2. Inclusion criteria: determines whether a study will be included in the CAT. It should be guided by the CAT question and the population, intervention, comparison, outcomes, and context or PICOC.6
  3. Research question (RQ): a question developed from a pending decision to focus a research effort that is designed to create evidence.7
  4. Evidence-based management (EBMgt): a decision-making framework that draws evidence from experience, stakeholder input, organizational data, and scholarship.8
  5. Evidence-based practice framework: includes asking, acquiring, appraising, aggregating, applying, and assessing.9
  6. Research framework logic: portfolio of a logic framework that defines specific parameters to guide the development of an RQ and validate data set content. A common thread within the portfolio is the use of variables that define who the study impacts, the instrument(s) used, and what is expected or what the study will produce.10
  7. PICOC: a logic framework using population, intervention, comparison, outcome, and context as its defining variables.
  8. Research question variable synthesis (RQVS): a new introduction to database query. The RQVS uses variables from the RQ to create search strings. This process increases transparency by employing a specified process, and its use of the RQ variables intricately links the RQ to the final data set.
  9. Stakeholders: individuals or organizations directly impacted by a judgment or decision.11
  10. Military judgment and decision-making (MJDM): a spectrum of decision-making processes related to the arts and sciences of national defense. Within this spectrum, quantitative and qualitative processes are employed to make decisions based on multiple courses of action.
  11. Theoretical framework: links theory and practice. The author of a study selects one or more theories of social science research to help explain how a study is linked to a practical approach identified in a RQ.12
  12. Conceptual framework: an explanation of how the constructs of a study are strategically used in addressing the RQ. A theoretical framework is often accompanied by a sketch showing how the constructs of a study are related.13

Series Overview
This article is the first in a four-part series that will explore the integration of EBMgt and MJDM. In this article, the feasibility of integration is explored. The other articles will detail how integration could be implemented by discussing the EBMgt framework, the development of a data set, and the evaluation of data. The article on EBMgt framework will describe systematic review methodologies as a tool for leveraging scholarship into the integration of EBMgt and MJDM. The article on developing a data set will explain how to set the parameters that scope a data set and introduce a search methodology that uses the RQ to identify the scholarly articles that become a data set. The article on evaluating data will introduce a model for critically appraising scholarship, organizational data, subject matter expertise, and stakeholder input.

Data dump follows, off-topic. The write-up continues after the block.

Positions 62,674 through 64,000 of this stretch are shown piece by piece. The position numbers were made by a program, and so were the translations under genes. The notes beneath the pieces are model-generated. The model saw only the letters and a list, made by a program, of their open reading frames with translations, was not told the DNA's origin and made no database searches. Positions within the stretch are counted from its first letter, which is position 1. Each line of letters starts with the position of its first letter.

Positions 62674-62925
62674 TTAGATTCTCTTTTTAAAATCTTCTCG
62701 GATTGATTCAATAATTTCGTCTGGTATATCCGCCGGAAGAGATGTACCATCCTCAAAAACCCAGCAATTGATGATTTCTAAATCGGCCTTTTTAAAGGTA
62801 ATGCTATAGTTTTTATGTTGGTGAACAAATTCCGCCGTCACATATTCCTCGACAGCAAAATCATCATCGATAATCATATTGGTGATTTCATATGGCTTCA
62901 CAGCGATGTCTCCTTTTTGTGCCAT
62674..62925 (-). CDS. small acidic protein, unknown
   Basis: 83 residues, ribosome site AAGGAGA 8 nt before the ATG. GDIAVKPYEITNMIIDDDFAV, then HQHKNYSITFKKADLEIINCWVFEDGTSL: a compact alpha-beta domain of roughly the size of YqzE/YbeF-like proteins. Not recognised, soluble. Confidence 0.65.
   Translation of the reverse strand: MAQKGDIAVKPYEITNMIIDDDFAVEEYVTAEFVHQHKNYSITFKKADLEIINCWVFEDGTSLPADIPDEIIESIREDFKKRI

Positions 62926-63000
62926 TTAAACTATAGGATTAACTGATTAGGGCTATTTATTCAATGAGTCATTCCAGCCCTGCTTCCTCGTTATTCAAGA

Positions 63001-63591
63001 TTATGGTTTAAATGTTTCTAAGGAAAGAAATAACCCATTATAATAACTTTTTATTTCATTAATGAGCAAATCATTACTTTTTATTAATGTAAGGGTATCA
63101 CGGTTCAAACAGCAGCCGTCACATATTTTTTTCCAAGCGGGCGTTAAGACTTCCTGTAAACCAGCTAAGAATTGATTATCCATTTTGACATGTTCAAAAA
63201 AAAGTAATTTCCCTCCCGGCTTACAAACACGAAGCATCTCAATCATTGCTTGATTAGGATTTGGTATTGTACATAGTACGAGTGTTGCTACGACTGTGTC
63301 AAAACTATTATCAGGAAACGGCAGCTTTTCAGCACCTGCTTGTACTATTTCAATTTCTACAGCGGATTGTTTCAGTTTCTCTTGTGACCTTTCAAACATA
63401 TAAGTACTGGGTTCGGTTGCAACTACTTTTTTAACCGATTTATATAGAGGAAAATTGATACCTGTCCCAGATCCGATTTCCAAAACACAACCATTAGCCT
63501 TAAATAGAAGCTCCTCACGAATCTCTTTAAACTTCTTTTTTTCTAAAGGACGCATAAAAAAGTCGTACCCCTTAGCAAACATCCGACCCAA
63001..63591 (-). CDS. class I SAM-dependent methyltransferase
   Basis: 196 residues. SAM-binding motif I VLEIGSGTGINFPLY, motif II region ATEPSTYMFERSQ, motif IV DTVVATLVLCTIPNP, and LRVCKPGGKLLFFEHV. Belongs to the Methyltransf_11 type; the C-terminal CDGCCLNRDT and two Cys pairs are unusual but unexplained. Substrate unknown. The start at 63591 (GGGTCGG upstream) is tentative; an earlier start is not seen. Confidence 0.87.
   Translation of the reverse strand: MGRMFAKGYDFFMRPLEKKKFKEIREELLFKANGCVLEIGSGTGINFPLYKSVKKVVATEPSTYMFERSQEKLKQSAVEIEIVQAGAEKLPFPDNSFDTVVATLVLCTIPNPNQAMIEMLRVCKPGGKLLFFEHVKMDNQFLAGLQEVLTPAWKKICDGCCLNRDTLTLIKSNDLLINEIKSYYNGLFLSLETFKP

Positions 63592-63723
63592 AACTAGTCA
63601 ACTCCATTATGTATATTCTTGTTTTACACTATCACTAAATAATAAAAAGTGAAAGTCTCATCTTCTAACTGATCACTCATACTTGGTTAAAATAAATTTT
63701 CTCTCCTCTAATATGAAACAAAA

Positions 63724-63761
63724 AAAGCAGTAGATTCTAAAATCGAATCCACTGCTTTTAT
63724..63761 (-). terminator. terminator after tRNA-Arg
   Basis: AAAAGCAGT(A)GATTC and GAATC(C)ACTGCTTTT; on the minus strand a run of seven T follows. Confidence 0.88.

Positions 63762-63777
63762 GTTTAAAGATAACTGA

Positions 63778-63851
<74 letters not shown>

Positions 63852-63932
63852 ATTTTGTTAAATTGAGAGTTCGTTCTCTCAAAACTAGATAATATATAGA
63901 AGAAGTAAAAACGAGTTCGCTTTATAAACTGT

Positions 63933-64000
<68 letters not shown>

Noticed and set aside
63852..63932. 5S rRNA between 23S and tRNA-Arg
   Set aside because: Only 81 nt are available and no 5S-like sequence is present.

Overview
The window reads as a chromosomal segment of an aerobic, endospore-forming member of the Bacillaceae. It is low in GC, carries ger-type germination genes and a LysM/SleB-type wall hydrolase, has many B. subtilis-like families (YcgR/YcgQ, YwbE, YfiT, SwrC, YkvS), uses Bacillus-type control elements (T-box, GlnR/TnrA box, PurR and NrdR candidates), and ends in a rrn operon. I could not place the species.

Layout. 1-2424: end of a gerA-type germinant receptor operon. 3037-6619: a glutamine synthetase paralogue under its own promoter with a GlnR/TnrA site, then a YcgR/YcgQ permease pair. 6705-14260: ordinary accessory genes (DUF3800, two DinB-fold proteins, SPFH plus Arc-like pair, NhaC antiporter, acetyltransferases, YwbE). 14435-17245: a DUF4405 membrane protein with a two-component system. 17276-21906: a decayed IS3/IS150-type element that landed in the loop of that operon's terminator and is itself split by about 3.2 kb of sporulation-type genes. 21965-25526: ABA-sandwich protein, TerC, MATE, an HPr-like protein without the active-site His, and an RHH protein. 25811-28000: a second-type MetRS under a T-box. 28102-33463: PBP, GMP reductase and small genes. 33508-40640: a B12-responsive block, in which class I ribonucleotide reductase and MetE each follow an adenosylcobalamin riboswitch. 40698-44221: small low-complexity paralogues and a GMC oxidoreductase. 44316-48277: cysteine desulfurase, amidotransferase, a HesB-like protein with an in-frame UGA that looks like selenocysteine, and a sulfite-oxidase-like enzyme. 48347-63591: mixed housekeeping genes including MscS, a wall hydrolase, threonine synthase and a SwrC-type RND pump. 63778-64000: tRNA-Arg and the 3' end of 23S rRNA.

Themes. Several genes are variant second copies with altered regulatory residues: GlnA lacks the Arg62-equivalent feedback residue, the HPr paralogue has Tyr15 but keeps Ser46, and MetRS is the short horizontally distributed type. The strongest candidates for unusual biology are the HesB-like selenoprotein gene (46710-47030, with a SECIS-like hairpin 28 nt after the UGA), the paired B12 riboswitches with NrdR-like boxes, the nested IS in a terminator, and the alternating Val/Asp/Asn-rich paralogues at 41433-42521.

The order in which these four articles should be read depends on the background of the reader. For example, researchers who are familiar with evidence-based framework would not need to familiarize themselves with the systematic review format and its associated methodologies, such as building a database and evaluating evidence, before reading this article. Planning practitioners who are familiar with the concept of EBMgt but unfamiliar with the systematic review tools and methodologies may find it more enlightening to read this article last. These four articles complement and supplement one another by overlapping key constructs. Regardless of the order in which these articles are read, together they are designed to provide a comprehensive understanding of the effort and resources that an integration of EBMgt and MJDM would entail.

Evidence-Based Management and Military Judgment and Decision-Making
The operational arts and designs that currently frame and execute MJDM in the United States include the Army problem-solving process, as described in U.S. Army Leadership, Field Manual (FM) 22-100; naval operational planning, as described in Navy Planning, Navy Warfare Publication (NWP) 5-01; Air Force operations planning and execution, as described in Air Force Operations Planning and Execution, Department of the Air Force Instruction (DAFI) 10-401; Marine Corps planning guidance, as directed in the Commandant’s Planning Guidance: 38th Commandant of the Marine Corps; and the Joint operations planning process, as described in Joint Planning, Joint Publication (JP) 5-0.14 These processes balance both cognitive and system constraints to plan and make decisions. Balancing cognitive and system constraints for MJDM employs the collecting, assessing, analyzing, and synthesizing of command experience data, organizational data, and stakeholder input data.